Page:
By Hill Goodspeed, Historian, National Naval Aviation Museum
In famous director John Ford’s color film titled The Battle of Midway, an eighteen-minute documentary capturing events of the landmark battle that took place in June 1942, one of the scenes shows naval aviators walking from a PBY Catalina to a waiting ambulance. Among them is a dark-haired pilot in a khaki flight suit, his broad smile reflecting the relief he felt over his rescue after floating in a life raft in the waters of the Pacific. The officer was Ensign John Magda.
A native of the Bluegrass State and graduate of Western Kentucky State Teachers College (now Western Kentucky University), Magda entered the Navy as an Aviation Cadet and received his wings of gold at Naval Air Station (NAS) Pensacola, in June 1941. Appropriately, given the speedy thoroughbreds that were associated with his home state, Magda received assignment to fly F4F Wildcats, at the time the fleet’s fastest aircraft, with Fighting Squadron (VF) 8.
VF-8 eventually received assignment to the Navy’s newest aircraft carrier, USS Hornet (CV 8), which was placed in commission Oct. 20, 1941, less than two months before the Japanese attack on Pearl Harbor. Yet, VF-8 and other squadrons of the Hornet Air Group had little opportunity to operate from their floating home given the fact that the carrier spent time serving as the platform for transporting and launching the Doolittle Raiders on their bombing mission against the Japanese Home Islands on April 18, 1942. That changed in late May 1942, when Hornet steamed out of Pearl Harbor and headed to the northwest as part of the assembly of Pacific Fleet ships set to do battle against a Japanese Fleet approaching Midway.
The Battle of Midway is justifiably viewed as a turning point of World War II and one of the greatest victories in U.S. Navy history. Yet, as with all military actions, not every aspect of the battle went according to plan. Such was the case with Hornet’s air group. Only Torpedo Squadron (VT) 8 made an attack against the Japanese carriers, with the loss of all of its aircraft and all but one crewman, Ensign George Gay.
The ship’s other embarked squadrons never found the Japanese carriers, the air group and squadron commanders leading their charges on bearings that took them only over open ocean, with many of the pilots, notably those of VF-8, forced to ditch their aircraft at sea. Among them was Magda, who after four hours in the air set his F4F-4 Wildcat down in the Pacific in close proximity to squadronmate Ensign John E. McInerny, Jr. The two aviators scrambled out of their respective cockpits and into their life rafts. In the report he filed after the battle, the recently promoted Lieutenant (junior grade) Magda noted, “To elaborate on the five days existing in a rubber life raft is a very unpleasant thought to me so, instead, I shall endeavor to list a few things which this experience made me realize.”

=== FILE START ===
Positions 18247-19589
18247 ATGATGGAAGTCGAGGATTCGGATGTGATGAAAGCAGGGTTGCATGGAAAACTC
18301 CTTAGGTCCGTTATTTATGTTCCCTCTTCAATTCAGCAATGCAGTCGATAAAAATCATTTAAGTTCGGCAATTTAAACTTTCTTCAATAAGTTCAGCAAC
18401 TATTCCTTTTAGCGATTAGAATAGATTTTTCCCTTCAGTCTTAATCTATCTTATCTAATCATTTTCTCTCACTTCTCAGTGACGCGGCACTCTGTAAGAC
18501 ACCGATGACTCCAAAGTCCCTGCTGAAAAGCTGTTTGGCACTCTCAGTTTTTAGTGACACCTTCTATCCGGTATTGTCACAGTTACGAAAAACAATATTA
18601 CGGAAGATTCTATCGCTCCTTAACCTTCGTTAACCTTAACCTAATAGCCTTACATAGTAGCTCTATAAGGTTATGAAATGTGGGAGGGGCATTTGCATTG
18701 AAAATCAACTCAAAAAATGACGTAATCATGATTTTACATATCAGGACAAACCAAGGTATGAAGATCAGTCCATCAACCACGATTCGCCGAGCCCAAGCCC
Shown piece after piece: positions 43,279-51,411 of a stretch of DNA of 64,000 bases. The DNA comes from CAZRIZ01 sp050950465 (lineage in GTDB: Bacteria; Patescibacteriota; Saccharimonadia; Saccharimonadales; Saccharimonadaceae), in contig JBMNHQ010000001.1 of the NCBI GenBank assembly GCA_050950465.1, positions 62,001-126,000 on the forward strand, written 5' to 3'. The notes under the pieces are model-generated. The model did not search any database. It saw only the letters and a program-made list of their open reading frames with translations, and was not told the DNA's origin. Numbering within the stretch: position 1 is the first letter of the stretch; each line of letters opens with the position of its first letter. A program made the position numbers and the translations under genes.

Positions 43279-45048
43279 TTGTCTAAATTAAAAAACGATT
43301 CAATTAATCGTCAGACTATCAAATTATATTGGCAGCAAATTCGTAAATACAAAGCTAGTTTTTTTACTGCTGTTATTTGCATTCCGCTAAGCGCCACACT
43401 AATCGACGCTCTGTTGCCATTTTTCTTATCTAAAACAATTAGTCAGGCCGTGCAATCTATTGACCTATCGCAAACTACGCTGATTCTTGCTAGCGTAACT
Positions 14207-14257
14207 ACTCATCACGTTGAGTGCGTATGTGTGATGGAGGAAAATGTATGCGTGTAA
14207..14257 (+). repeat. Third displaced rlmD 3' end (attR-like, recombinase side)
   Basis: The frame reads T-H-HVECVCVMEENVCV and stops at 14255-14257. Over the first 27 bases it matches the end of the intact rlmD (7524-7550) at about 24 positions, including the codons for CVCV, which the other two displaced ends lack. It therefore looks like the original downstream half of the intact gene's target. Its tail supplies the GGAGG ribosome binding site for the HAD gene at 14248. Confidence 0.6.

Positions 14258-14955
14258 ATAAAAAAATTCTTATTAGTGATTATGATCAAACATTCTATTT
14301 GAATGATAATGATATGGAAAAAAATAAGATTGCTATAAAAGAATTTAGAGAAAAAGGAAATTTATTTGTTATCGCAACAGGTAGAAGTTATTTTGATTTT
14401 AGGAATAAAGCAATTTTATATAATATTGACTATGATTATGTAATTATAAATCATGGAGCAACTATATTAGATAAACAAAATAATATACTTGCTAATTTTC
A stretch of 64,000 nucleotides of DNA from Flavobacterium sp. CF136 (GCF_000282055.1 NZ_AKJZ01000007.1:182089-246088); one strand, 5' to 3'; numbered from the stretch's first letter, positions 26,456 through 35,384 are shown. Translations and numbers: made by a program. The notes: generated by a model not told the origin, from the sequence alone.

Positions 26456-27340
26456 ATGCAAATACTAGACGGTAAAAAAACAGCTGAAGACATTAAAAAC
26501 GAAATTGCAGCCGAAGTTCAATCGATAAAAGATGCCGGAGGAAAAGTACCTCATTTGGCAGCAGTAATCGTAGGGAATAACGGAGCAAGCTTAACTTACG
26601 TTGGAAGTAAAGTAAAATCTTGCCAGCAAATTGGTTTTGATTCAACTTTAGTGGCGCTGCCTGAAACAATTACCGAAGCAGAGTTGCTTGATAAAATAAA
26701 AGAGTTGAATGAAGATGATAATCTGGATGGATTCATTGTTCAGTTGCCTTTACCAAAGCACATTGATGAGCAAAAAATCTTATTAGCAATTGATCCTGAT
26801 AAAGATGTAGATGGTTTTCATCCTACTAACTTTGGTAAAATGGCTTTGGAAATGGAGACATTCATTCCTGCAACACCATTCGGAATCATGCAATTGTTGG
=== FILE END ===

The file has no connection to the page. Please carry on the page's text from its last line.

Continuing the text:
In his report Magda pointed to the need for an extra water supply and signaling equipment stored in the raft and the desirability of a large rubber covering to catch water and provide shade. Fish hooks, a net, and bait were recommended as standard equipment on a raft. “Raw fish may sound repulsive to a well-fed man, but when you are very hungry they are most welcome.”
On June 8, PBY Catalinas searching to the north-northeast of Midway spotted Magda and McInerny in their rafts, the crewmen on board the flying boat pulling the grateful aviators aboard and transporting them to Midway, where one of John Ford’s cameramen filmed them.
This ended the first combat mission of John Magda, whose airplane was one of ten VF-8 fighters that had to ditch on June 4. It would not be his last. Reassigned to VF-12, he eventually flew F6F-3 Hellcats from the deck of USS Saratoga (CV 3) and was credited with five kills, earning him the title of ace.
His final combat came in the Korean War. While Magda was officer-in-charge of the Blue Angels, the Navy decided to disband the team for combat service in Korea, its pilots forming the nucleus of VF-191 flying from USS Princeton (CV 37). While serving as squadron skipper flying an F9F Panther, he was on a combat mission over Korea on March 8, 1951, and pressed home an attack despite the fact that his aircraft had been severely damaged by antiaircraft fire and was burning. Though Magda successfully flew the aircraft out over open water, it crashed into the sea. He was posthumously awarded the Navy Cross.
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